"Achieving an Atmosphere of Mutual Trust and Confidence": Henry A. Wallace Offers an Alternative to Cold War Containment
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“Achieving an Atmosphere of Mutual Trust and Confidence”: Henry A. Wallace Offers an Alternative to Cold War Containment

Allies during World War II, the U.S. and the Soviet Union disagreed over a number of issues after the war. These included control of Eastern Europe, division of Germany, atomic energy, international loans, and the Middle East. On February 9, 1946, Soviet premier Josef Stalin asserted that the continued existence of capitalism in the West would inevitably lead to war. Foreign Service senior diplomat George Kennan sent President Harry Truman, still forming a Soviet policy, a lengthy telegram advocating containment. Commerce Secretary Henry A. Wallace—Secretary of Agriculture (1933–1941) and Vice-President from (1941–1945)—was one of the few liberal idealists in Truman’s cabinet. Wallace envisioned a “century of the common man” marked by global peace and prosperity. In the following excerpt from a letter dated July 23, 1946, Wallace urged Truman to build “mutual trust and confidence” in order to achieve “an enduring international order.” Truman asked Wallace to resign. In March 1947, Truman asked Congress for money “to support free peoples who are resisting attempted subjugation by armed minorities or by outside pressures.” Thus articulated, the “Truman Doctrine” of containment served as the rationale for future American Cold War foreign policy initiatives.

The Secretary of Commerce Washington 25

July 23, 1946

The President
The White House

My Dear Mr. President:

I hope you will excuse this long letter. Personally I hate to write long letters, and I hate to receive them.

My only excuse is that this subject is a very important one—probably the most important in the world today. I checked with you about this last Thursday and you suggested after Cabinet meeting on Friday that you would like to have my views.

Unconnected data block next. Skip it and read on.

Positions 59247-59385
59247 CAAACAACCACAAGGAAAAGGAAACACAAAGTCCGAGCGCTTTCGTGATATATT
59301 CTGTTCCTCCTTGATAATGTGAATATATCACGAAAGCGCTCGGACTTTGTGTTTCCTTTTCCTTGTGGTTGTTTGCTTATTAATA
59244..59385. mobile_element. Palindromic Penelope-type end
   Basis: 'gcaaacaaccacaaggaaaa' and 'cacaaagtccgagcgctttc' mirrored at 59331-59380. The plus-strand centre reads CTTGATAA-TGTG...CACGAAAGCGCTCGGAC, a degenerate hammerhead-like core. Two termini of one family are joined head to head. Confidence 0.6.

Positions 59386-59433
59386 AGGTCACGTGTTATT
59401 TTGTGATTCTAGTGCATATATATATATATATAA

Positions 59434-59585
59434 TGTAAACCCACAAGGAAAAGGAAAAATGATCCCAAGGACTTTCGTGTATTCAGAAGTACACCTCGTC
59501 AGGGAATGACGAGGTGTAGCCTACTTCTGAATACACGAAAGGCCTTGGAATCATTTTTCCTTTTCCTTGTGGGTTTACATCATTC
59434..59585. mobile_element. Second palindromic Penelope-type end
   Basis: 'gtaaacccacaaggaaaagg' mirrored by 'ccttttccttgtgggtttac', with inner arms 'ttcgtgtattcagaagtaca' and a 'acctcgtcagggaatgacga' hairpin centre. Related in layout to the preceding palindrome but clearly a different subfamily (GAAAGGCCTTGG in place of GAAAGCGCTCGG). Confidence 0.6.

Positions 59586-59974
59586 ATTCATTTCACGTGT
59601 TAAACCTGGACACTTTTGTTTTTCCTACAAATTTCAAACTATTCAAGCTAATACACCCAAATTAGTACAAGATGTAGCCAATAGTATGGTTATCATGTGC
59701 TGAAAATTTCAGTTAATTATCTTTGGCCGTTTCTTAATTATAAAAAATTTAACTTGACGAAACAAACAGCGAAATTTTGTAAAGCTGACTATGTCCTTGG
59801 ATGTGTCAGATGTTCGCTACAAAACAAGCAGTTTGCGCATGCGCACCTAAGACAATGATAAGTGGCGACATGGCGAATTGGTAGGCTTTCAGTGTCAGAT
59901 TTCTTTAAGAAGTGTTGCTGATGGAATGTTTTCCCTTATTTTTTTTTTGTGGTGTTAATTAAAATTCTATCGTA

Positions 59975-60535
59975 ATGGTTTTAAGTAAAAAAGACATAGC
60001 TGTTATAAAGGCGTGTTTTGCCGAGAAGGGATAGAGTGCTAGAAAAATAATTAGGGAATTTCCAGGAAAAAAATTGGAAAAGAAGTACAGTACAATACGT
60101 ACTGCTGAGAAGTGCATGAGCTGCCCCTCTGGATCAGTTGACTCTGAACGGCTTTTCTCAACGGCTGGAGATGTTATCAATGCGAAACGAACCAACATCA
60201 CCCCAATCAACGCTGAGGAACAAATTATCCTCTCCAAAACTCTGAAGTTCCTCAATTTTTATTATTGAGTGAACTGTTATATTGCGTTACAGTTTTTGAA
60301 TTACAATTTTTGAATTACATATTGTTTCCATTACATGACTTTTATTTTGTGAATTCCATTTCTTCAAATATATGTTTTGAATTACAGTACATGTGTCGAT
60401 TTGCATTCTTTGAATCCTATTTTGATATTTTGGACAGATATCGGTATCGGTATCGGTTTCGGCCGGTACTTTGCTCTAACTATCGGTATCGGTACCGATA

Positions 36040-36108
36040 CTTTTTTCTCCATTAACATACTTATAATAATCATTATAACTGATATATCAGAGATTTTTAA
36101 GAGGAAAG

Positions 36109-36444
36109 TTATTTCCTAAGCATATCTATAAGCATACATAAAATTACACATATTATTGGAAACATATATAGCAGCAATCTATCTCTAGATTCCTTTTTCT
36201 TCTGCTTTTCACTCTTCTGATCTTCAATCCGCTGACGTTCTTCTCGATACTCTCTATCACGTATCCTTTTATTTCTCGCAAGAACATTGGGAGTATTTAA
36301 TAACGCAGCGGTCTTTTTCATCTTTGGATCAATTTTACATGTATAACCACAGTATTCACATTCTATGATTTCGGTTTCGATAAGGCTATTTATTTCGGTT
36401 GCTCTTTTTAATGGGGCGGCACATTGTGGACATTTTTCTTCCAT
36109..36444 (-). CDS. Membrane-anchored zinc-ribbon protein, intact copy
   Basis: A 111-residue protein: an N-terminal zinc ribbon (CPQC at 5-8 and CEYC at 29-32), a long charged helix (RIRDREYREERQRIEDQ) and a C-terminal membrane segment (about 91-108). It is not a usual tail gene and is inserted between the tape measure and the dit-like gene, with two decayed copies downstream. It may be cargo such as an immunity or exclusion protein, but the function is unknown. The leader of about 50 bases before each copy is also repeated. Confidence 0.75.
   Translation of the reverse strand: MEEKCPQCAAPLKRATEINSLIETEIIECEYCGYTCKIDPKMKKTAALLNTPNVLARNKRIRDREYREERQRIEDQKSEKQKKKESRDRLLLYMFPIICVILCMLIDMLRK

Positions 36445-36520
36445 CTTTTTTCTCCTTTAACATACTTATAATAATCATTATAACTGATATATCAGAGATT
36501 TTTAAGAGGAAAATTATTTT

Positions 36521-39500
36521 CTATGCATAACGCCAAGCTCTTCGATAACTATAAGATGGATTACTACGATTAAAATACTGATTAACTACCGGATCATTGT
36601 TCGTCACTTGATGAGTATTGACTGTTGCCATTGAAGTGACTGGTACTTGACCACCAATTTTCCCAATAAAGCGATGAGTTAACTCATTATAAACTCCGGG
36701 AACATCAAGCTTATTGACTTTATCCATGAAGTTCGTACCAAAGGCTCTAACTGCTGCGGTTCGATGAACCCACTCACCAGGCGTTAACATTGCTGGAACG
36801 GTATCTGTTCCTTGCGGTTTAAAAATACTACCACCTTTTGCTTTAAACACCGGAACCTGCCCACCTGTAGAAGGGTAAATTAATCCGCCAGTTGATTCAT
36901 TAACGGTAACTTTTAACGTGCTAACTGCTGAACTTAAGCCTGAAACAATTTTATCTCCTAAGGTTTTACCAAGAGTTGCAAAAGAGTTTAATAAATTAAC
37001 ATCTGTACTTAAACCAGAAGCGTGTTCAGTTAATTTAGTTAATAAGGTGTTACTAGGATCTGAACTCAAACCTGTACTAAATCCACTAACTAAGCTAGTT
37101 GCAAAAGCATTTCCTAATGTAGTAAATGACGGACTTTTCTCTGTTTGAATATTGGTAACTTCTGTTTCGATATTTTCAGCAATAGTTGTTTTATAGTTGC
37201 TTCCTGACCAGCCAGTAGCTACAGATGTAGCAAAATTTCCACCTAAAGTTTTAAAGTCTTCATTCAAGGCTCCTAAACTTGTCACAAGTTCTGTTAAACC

I have been increasingly disturbed about the trend of international affairs since the end of the war, and I am even more troubled by the apparently growing feeling among the American people that another war is coming and the only way that we can head it off is to arm ourselves to the teeth. Yet all of past history indicates that an armaments race does not lead to peace but to war. The months just ahead may well be the crucial period which will decide whether the civilized world will go down in destruction after the five or ten years needed for several nations to arm themselves with atomic bombs. Therefore, I want to give you my views on how the present trend toward conflict might be averted. . . .

How do American actions since V-J Day appear to other nations? I mean by actions the concrete things like $13 billion for the War and Navy Departments, the Bikini tests of the atomic bomb and continued production of bombs, the plan to arm Latin America with our weapons, production of B-29s and planned production of B-36s, and the effort to secure air bases spread over half the globe from which the other half of the globe can be bombed. I cannot but feel that these actions must make it look to the rest of the world as if we were only paying lip service to peace at the conference table.

These facts rather make it appear either (1) that we are preparing ourselves to win the war which we regard as inevitable or (2) that we are trying to build up a predominance of force to intimidate the rest of mankind. How would it look to us if Russia had the atomic bomb and we did not, if Russia had 10,000-mile bombers and air bases within a thousand miles of our coastlines, and we did not?

Some of the military men and self-styled “realists” are saying: “What’s wrong with trying to build up a predominance of force? The only way to preserve peace is for this country to be so well armed that no one will dare attack us. We know that America will never start a war.”

The flaw in this policy is simply that it will not work. In a world of atomic bombs and other revolutionary new weapons, such as radioactive poison gases and biological warfare, a peace maintained by a predominance of force is no longer possible.